Home AEW’s Tony Schiavone on talent relations job: ‘Things can get crazy backstage’
Arts & Culture, Sports

AEW’s Tony Schiavone on talent relations job: ‘Things can get crazy backstage’

Chris Graham
Tony Schiavone
Tony Schiavone. Photo courtesy All Elite Wrestling.

Tony Schiavone is one of the voices of wrestling, dating back to his early years in the business in the 1980s in Jim Crockett Jr.’s Mid-Atlantic territory.

Now Schiavone, an Augusta County native and James Madison University alum, has a new challenge in the wrestling business: trying to keep the talent in All Elite Wrestling happy.

AEW president Tony Khan announced earlier this month that Schiavone, an on-air talent on AEW’s weekly TV shows, “Dynamite” and “Rampage,” will add the roles of senior producer for “Rampage” and special advisor to talent on the talent relations team.

The senior producer role will have Schiavone assisting with voiceovers and continuity on “Rampage,” which most weeks is taped following the live “Dynamite” on Wednesdays to then air on Fridays.

That’s something that Schiavone has been doing in his work in the broadcast world for much of the past 40 years.

The talent relations job is the something new for Schiavone – and given the headlines the past few days out of AEW, which according to the dirtsheets is riven by internal strife, apparently all the way up to the top, with the current AEW world champ, CM Punk, among those upset with the direction of creative, Schiavone’s job here won’t be easy.

“I do know throughout the years in pro wrestling, there have been a lot of people treated like shit. Oh, yeah. And we want to change that dynamic, we really, really do,” Schiavone said last week on the “AEW Unrestricted” podcast.

The job in talent relations is to be a liaison between talent and management, which in the case of Khan, the company president, also means creative, since Khan heads things up there as well.

The talent relations team has a hand in creative, Schiavone said, mainly “as a sounding board for Tony on his creative ideas.”

The hard part with creative in a pro wrestling promotion is that “you can’t please everybody,” Schiavone said.

“Everybody wants to know what their creative is and what their vision is, and there’s so much to gather up that sometimes you just cannot give each individual person the attention he or she needs for where they’re going, where is the character going, what they’re going to do next,” Schiavone said.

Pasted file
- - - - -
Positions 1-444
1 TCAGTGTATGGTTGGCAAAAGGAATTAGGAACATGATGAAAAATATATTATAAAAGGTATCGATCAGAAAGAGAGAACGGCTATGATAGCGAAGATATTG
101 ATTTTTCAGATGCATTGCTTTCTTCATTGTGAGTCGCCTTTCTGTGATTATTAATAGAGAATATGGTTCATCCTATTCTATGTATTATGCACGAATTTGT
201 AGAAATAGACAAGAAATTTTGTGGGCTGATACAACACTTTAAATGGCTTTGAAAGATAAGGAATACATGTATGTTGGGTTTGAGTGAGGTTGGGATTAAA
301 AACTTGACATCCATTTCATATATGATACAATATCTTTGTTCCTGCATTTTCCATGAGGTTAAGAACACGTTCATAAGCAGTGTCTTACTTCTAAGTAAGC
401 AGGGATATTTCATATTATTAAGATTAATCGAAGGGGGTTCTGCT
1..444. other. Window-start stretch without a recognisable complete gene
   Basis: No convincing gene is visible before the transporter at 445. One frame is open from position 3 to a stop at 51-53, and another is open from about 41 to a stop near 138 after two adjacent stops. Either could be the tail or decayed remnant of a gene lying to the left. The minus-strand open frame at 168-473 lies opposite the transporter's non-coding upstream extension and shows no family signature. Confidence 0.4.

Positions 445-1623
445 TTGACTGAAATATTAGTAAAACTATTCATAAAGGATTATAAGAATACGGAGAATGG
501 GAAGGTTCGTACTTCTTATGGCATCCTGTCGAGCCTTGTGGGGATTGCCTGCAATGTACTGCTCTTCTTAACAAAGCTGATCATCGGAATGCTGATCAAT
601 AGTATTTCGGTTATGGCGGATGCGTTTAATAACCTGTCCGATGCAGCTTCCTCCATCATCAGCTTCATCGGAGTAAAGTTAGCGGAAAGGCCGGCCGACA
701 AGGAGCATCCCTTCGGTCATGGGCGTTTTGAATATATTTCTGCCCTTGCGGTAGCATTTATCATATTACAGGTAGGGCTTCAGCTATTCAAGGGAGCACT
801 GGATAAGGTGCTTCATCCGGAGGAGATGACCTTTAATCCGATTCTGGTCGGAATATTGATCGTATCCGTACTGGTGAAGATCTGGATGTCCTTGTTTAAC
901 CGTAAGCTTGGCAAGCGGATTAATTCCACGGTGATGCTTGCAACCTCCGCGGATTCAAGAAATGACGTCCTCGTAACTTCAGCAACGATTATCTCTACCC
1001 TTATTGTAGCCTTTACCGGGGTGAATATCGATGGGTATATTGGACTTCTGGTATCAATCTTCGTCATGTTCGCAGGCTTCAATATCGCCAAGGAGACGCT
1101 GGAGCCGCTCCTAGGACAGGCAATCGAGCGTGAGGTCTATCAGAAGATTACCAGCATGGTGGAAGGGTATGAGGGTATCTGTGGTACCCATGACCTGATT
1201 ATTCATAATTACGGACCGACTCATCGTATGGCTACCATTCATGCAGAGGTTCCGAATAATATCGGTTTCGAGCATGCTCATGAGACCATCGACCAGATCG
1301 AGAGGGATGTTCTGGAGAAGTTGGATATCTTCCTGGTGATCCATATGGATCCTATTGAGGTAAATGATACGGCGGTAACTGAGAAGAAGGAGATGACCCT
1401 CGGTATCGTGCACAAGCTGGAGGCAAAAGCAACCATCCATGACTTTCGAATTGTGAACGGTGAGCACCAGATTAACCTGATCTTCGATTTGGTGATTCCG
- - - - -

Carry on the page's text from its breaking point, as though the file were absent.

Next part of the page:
“Now I’m put in the position to help Tony out with that and let them know, Hey, we care about you. Here’s where you are, you’re a big part of this, or, you know what, you’re not a big part of this right now, and here’s your role, and to just communicate, that’s all, communicate,” Schiavone said.

Already on the job there, Schiavone said his Wednesdays involve “a lot of running.”

“Basically, what I do is walk around during the day and ask people how they’re doing, and ask them if there’s if they’re happy, if there’s anything we can do to make it better. And that’s very, very important. I think we’re really making good strides. I really do. But I can tell you this, it’s slow process,” Schiavone said.

For what it’s worth, I’m of the opinion that the dirtsheet reports on the tension backstage at AEW is a work being fed to the bloggers to add a dose of reality to the AEW product.

That said, I did work, briefly – very briefly – in a startup wrestling company that had a flash in the pan on TV, and from that experience, I know that there are plenty of real-life tensions backstage, and that running interference is not an easy job at all.

“Things can get crazy, as we talked about, backstage, and a lot of times, things can get crazy, in a negative way. That’s the way it happens in wrestling,” Schiavone said. “But now we have the now we have the tools in place, the staff in place, to try to remedy that before it breaks bad. And we’re not going to be perfect at it, but I think we’re going to make it make it a better place to work, which, it has always already been a great place to work. But I think a lot of times, making a great place to work is being organized. And if your employees look at you and say, Man, they’re organized, it becomes a better workplace. They feel more confident about the company. And I think we can all say that right now.”

Chris Graham

Chris Graham

Chris Graham is the founder and editor of Augusta Free Press. A 1994 alum of the University of Virginia, Chris is the author and co-author of seven books, including Poverty of Imagination, a memoir published in 2019, and Team of Destiny: Inside Virginia Basketball’s Run to the 2019 National Championship, and The Worst Wrestling Pay-Per-View Ever, published in 2018. For his commentaries on news, sports and politics, go to his YouTube page, or subscribe to his Street Knowledge podcast. Email Chris at [email protected].